For the past year, Google Street View cars roaming Indianapolis, Boston and New York’s Staten Island have captured more than just images. With the help of a Colorado State University team led by Professor Joe von Fischer, the vehicles also measured where and how much methane is leaking from the miles of underground pipelines that deliver natural gas to customers in those cities.
The CSU team helped develop the routes the Google cars drove, and the sophisticated data analysis tools to interpret those methane measures for the project, which is being led by the Environmental Defense Fund.
EDF used the data collected from more than 15 million data points to create interactive maps that depict the thousands of leaks beneath the streets of the three cities.
“This complex project started with a rather simple question: can we map and quantify methane leaks in an urban environment?” said von Fischer, an associate professor of biology at CSU. “Researchers, including me, have measured methane concentrations in cities before. The challenge has been the ability to translate methane concentration into understandable leak rate estimates. This effort not only makes a significant scientific advancement, it helps raise awareness of how much methane is escaping from pipelines in our cities.”
A history of studying methane
EDF approached von Fischer, who has long studied methane gas and developed new techniques in which to measure natural and man-made sources, to participate in the project nearly two years ago.
Several years ago, von Fischer and a CSU undergraduate student designed a sensor system, mounted it to a car and drove around Fort Collins to see if they could measure methane leaks in the city.
For the current project, the CSU team also executed some “controlled release” experiments that enabled researchers to understand how the vehicle systems would perceive leaks of different sizes. Based in part on these findings, they wrote computer code to analyze data from the vehicles.
CSU team members included Jay Ham, a professor in the Department of Soil and Crop Sciences; David Theobald, an adjunct professor and consultant with Conservation Science Partners; Dan Cooley, a professor in the Department of Statistics; and Russ Schumacher, a professor in the Department of Atmospheric Sciences.
One of the goals of the EDF project is to provide utilities with another tool to better detect leaks and prioritize which pipes need to be repaired first.
Utilities regularly monitor systems for leaks, which can pose a safety hazard if they are large enough or close to a building. If enough natural gas accumulates in a small, confined area and something ignites it, it can cause an explosion. (Natural gas is odorized so people will notice a major leak.)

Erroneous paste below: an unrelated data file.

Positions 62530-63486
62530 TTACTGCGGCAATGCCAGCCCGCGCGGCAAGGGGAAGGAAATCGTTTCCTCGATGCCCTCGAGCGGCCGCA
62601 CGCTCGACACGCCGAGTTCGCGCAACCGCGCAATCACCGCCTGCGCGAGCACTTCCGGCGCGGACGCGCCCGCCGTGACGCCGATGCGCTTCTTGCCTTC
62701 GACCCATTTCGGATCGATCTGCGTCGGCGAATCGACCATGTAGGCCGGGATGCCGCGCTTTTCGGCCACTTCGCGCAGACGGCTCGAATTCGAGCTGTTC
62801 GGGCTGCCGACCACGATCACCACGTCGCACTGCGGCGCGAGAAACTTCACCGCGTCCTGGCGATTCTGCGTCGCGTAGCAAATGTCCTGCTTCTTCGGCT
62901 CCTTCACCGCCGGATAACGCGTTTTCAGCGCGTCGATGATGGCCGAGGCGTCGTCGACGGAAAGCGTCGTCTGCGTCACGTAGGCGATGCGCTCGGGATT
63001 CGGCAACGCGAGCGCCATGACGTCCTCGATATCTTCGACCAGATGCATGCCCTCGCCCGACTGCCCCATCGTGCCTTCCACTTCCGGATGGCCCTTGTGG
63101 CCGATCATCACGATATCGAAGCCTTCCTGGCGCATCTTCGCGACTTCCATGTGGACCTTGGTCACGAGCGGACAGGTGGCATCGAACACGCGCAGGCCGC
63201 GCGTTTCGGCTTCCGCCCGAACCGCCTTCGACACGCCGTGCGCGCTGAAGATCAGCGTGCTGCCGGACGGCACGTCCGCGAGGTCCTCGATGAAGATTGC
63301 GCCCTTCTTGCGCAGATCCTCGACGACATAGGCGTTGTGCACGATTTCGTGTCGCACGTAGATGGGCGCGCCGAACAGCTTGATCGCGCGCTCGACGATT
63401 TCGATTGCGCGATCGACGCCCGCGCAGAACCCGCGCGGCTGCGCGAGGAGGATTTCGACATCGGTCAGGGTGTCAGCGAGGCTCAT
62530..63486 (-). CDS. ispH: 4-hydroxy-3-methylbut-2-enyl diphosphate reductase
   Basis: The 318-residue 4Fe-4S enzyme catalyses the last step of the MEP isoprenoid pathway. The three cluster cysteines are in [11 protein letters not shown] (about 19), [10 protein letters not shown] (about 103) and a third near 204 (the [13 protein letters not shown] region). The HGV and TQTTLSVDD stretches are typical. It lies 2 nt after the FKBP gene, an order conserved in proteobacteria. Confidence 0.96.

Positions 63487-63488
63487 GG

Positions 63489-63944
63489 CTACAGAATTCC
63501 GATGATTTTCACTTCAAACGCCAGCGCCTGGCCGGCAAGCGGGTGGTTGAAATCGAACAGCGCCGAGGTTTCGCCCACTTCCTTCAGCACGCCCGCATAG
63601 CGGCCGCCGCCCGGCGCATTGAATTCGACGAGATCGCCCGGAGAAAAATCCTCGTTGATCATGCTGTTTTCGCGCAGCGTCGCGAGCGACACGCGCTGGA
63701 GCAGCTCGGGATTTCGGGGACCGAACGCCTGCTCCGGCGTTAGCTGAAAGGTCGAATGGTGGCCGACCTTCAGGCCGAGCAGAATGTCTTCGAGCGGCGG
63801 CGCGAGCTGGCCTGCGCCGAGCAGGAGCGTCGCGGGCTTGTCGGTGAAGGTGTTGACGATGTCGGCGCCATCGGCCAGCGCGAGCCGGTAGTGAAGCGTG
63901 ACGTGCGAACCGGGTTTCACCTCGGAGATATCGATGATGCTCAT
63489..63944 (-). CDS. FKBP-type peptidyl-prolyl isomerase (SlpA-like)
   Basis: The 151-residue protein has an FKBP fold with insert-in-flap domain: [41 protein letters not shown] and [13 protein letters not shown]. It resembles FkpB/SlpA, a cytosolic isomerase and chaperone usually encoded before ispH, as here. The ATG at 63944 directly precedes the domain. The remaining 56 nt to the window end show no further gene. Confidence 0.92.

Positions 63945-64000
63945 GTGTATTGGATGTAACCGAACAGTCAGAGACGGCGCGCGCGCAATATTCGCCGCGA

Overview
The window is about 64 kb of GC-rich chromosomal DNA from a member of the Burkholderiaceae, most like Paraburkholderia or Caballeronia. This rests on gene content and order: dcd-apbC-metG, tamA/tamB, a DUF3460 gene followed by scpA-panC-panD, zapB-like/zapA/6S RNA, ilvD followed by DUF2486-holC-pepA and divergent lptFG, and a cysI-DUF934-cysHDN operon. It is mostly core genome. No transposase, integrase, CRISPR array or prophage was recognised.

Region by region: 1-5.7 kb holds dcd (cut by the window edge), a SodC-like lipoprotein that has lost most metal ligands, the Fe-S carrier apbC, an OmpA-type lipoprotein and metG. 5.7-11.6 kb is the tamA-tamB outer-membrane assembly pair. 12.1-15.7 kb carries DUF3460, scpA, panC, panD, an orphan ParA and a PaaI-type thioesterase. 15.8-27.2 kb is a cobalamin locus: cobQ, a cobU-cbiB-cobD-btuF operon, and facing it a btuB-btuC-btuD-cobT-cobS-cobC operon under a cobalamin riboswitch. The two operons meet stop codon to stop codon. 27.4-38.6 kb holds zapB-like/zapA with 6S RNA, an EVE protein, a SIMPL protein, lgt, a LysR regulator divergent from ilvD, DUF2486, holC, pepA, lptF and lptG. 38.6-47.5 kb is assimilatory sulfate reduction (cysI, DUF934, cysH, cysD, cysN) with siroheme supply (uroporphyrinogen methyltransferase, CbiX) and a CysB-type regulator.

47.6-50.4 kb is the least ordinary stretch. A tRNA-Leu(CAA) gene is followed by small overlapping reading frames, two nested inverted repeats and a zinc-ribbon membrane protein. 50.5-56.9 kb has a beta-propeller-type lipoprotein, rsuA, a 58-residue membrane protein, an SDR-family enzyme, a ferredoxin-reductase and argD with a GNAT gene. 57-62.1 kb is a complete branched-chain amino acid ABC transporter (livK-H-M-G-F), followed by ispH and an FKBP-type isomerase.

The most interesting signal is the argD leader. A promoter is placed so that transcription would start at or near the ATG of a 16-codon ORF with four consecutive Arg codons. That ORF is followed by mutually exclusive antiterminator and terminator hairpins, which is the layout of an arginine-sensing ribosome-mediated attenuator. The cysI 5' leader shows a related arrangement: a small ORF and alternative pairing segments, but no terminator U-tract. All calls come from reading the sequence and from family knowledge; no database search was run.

Smaller leaks usually are fixed when pipelines or infrastructure are replaced. That’s because, inspecting miles of pipeline for leaks requires a lot of specialized personnel and equipment and was very time consuming.
And while small leaks aren’t considered a safety hazard, they can have a big impact on the environment. Methane is the primary component in natural gas, and is much more potent than carbon dioxide.
“One leak on its own isn’t bad, but when you have thousands of small leaks, it adds up,” von Fischer said. “Climate scientists largely agree that methane and other super-charged pollutants are intensifying the rate of the Earth’s warming and negatively affecting our climate.”
Von Fischer said the analytical tools the CSU team helped develop for EDF and Google’s methane mapping project makes it much easier to find and assess the size of a leak.
He added that the Google Street View cars won’t replace the detailed surveys utilities perform but will complement them.
“We still need those guys on the streets looking for every leak they can find,” he said. “But their results aren’t made public, and so the public can’t see how well its infrastructure compares to other cities. This project makes that data visible.”
A wide disparity
The data collected so far already shows a wide disparity in the amount of methane leaking in Indianapolis, Boston and Staten Island. Their results show very few leaks in Indianapolis, just one every 150 miles, compared to about one every mile in Boston.
“There’s a big difference,” von Fischer said. “It is clear that the aggressive pipeline replacement program in Indianapolis has made a big difference in the leak frequency.”
This study is one of several EDF has launched since 2012 to better understand where methane is leaking in the nation’s vast natural gas infrastructure. Leaks occur across the natural gas supply chain, from drilling to production, processing to transmission and delivery to consumers.
Some of the EDF studies involve industrial partners, many of which are natural gas companies.
In addition to the Google project, CSU is involved in two EDF-sponsored methane projects. CSU researchers are leading efforts to quantify methane emissions from the gathering and processing and transmission and storage portions of the natural gas cycle.